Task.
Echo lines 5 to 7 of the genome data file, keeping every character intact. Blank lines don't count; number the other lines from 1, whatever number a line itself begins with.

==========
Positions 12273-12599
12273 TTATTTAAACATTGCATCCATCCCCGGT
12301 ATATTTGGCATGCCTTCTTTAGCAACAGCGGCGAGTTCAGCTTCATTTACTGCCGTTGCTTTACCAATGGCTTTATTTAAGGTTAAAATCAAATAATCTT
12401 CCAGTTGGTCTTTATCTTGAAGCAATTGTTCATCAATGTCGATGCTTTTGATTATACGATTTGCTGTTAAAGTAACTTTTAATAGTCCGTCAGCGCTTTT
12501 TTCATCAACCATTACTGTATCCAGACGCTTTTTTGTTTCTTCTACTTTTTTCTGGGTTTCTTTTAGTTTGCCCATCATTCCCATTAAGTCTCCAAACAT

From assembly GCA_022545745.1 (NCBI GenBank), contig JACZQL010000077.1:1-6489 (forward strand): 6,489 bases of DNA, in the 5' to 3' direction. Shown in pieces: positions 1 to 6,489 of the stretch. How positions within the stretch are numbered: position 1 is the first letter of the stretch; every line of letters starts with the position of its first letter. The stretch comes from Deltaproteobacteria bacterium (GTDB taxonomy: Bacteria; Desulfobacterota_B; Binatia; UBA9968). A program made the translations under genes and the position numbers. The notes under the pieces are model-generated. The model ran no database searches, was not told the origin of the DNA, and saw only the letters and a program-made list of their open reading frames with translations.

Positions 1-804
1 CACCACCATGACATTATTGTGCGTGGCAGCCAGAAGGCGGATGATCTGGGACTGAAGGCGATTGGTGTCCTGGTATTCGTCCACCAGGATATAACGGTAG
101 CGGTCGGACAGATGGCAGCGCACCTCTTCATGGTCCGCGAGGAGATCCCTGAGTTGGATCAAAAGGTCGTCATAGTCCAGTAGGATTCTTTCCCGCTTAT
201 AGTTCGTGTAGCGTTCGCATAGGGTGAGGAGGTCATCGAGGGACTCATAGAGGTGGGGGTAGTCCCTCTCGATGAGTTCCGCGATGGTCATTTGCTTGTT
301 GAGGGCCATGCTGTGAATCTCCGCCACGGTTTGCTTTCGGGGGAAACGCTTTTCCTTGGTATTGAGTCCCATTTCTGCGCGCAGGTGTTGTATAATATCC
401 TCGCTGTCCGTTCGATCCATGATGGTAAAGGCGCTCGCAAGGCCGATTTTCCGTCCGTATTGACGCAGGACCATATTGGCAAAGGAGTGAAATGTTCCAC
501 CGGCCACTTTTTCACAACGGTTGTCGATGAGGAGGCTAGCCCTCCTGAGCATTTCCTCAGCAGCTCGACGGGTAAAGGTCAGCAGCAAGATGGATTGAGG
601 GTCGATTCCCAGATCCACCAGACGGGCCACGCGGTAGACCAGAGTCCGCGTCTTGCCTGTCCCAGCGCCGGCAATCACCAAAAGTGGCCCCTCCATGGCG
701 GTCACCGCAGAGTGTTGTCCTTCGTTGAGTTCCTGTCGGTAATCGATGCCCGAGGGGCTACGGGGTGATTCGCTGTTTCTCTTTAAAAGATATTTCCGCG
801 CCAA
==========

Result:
12501 TTCATCAACCATTACTGTATCCAGACGCTTTTTTGTTTCTTCTACTTTTTTCTGGGTTTCTTTTAGTTTGCCCATCATTCCCATTAAGTCTCCAAACAT

From assembly GCA_022545745.1 (NCBI GenBank), contig JACZQL010000077.1:1-6489 (forward strand): 6,489 bases of DNA, in the 5' to 3' direction. Shown in pieces: positions 1 to 6,489 of the stretch. How positions within the stretch are numbered: position 1 is the first letter of the stretch; every line of letters starts with the position of its first letter. The stretch comes from Deltaproteobacteria bacterium (GTDB taxonomy: Bacteria; Desulfobacterota_B; Binatia; UBA9968). A program made the translations under genes and the position numbers. The notes under the pieces are model-generated. The model ran no database searches, was not told the origin of the DNA, and saw only the letters and a program-made list of their open reading frames with translations.

Positions 1-804